1879: Stuff That Wouldn’t Fit: London Livery Companies
This begins a series of posts of material that we just couldn’t shoehorn into the published books. Page count limits are a thing, y’know. The London sourcebook – well, we could easily have done a 512 page book instead of the 256 page one we published. It wouldn’t have been as lean and tightly written, but it would have had a wealth of material to draw from, so much delightful weirdness we discovered doing the research. A second volume could even have been possible, over a thousand pages on the Smoke, it’s such a strange place once you start digging. But then all large cities are like that. The world is a lot weirder than most people realize, and let’s face it, most people ignore a lot of weirdness in their daily lives partly because they just don’t have time for it and partly because it doesn’t fit into the world they want to live in. We’re gamers, darn it, we like weirdness and peculiarity and eccentricity. Let’s have a look at some of the weirdness that was left out of the London book.
Livery companies are basically tradesmen’s guilds, incorporated under Royal Charter. Their Order of Precedence (remember that? everybody in the British Empire is obsessed with Who Goes First) was set in 1515, creating the Twelve Great Livery Companies at the top and a host of others beneath them. There hasn’t been a livery company registered since 1746, so forget butting into the OP with your idea for a Worshipful Company of Telegraphers. You may recall seeing the word “livery” in connection with households of high Social Level, referring to the house colours and emblems that the footmen and other fancy-dress servants wear. Certain trades also denote their status by how people dress. People called them liveried companies because of the fancy-dress sorts who were running them, and when they evolved into chartered companies, it was a really short step to “livery company”.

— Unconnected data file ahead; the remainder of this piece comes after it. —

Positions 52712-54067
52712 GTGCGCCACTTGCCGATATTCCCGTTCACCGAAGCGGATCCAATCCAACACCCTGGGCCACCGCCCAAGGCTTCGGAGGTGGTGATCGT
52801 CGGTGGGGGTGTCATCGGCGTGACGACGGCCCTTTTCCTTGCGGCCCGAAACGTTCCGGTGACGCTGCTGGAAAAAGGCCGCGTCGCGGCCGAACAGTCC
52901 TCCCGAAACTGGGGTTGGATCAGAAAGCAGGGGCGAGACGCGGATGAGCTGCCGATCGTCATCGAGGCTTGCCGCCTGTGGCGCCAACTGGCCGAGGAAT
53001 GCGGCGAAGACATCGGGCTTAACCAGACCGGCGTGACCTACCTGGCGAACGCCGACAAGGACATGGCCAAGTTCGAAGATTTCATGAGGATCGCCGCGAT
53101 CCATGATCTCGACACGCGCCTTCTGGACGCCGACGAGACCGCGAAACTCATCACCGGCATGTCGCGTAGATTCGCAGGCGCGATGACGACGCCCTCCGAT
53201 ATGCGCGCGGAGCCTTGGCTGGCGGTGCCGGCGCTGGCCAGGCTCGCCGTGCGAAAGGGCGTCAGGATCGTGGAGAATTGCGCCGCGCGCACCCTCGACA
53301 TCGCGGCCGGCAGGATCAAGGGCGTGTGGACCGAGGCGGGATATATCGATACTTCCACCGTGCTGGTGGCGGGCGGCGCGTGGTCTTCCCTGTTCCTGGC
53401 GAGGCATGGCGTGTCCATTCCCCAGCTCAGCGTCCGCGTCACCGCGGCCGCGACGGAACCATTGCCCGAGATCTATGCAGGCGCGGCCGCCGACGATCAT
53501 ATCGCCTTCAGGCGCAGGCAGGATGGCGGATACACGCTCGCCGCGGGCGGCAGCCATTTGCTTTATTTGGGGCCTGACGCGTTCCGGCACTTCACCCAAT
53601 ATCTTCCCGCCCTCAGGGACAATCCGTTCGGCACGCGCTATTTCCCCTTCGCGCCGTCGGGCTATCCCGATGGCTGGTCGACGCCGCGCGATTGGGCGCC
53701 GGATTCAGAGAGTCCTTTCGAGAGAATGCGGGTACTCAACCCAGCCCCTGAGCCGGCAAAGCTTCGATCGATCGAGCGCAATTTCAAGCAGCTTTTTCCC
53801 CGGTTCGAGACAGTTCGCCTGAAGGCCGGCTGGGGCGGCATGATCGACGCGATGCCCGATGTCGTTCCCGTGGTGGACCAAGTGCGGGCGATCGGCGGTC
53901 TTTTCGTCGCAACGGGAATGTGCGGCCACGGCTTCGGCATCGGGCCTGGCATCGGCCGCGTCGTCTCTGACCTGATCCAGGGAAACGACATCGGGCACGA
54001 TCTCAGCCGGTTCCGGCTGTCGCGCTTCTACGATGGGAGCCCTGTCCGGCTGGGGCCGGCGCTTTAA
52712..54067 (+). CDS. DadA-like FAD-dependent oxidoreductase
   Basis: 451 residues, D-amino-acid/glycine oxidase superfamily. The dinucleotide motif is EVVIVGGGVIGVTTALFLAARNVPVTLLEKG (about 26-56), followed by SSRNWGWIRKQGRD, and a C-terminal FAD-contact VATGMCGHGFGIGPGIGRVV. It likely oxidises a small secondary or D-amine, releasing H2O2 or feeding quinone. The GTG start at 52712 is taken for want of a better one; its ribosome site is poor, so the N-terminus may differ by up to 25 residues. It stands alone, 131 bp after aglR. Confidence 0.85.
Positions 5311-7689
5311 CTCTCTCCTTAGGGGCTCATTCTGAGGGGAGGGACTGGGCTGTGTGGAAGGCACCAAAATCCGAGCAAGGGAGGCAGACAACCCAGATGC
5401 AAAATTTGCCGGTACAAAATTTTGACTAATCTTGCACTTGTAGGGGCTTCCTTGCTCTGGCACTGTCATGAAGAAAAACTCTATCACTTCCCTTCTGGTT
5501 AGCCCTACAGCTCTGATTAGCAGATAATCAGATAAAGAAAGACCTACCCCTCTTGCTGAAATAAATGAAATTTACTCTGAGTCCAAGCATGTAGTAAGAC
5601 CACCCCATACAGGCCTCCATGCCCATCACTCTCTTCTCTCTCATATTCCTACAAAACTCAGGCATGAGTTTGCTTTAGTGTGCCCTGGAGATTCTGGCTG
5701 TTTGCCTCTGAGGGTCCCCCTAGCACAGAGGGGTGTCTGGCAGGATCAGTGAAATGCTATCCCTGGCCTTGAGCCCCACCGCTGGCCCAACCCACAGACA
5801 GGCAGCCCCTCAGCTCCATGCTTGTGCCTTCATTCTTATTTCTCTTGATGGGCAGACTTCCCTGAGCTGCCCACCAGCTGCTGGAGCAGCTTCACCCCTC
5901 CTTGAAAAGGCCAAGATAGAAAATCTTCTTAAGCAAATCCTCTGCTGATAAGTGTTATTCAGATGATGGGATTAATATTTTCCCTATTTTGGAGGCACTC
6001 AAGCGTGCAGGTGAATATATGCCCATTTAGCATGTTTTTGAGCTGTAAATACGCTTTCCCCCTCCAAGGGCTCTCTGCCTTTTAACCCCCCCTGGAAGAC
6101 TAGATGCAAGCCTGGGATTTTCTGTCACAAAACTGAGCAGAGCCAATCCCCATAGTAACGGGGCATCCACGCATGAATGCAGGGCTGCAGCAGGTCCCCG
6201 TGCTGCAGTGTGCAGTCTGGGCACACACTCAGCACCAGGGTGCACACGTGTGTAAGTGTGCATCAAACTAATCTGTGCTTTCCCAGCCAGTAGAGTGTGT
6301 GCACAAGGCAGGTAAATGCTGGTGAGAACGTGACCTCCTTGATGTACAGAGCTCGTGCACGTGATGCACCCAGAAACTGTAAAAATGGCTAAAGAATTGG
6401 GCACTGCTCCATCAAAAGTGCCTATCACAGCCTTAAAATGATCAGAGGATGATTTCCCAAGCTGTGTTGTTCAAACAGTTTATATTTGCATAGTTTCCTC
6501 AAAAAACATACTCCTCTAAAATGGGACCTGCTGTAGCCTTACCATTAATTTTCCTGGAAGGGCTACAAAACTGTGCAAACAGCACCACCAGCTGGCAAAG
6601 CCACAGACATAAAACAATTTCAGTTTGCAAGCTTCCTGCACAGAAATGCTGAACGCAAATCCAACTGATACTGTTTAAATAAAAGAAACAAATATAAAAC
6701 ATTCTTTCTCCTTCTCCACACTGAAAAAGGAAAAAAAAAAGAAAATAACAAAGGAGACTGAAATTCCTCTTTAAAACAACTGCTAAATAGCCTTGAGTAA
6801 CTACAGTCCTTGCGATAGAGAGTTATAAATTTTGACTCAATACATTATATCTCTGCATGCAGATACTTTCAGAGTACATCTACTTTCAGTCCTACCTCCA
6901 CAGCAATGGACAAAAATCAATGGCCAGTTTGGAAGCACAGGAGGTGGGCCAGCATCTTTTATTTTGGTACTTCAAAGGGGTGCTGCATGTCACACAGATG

The Great Twelve are, in Order of Precedence:
- Worshipful Company of Mercers (formerly dealers in finished cloth, now general merchants)
- Worshipful Company of Grocers (spice merchants; dealers in poultry, fruit, beef and pork, veg, etc. have their own Companies in this delightfully granular assembly)
- Worshipful Company of Drapers (wool and cloth merchants, spun off from the Mercers hundreds of years ago)
- Worshipful Company of Fishmongers (see note above re: Grocers)
- Worshipful Company of Goldsmiths (bullion dealers; people who cast or smelt precious metals are in the Founders, while those who make silver and gold thread for embroidery are in the Wyre Drawers)
- Worshipful Company of Skinners* (fur traders)
- Worshipful Company of Merchant Taylors* (people who make ordinary clothing, known by the modern spelling of tailors)
- Worshipful Company of Haberdashers (bespoke clothiers in fine materials, e.g. silk and velvet)
- Worshipful Company of Salters (traders of salts and chemicals)
- Worshipful Company of Ironmongers (they sell what blacksmiths and founders make)
- Worshipful Company of Vintners (wine merchants, not wine makers)
- Worshipful Company of Clothworkers
* The Skinners and the Merchant Taylors got in an argument a very long time ago as to which was created first. They both received their charters in 1327, and there’s no surviving proof as to which document was signed before the other. The two companies finally came to blows and bloodshed over it, and the Lord Mayor of London told them to knock it off and swap spots in the OP at Easter every year, so the above list is only good for alternate years. There’s a generally accepted theory that this sop to the pride of two tradesmen’s unions gave us the phrase “at sixes and sevens”. The outgoing Six gets a dinner put on by the incoming Six to mark the occasion, so at least there’s plenty of food and booze at someone else’s expense to ease the bruise to their egos.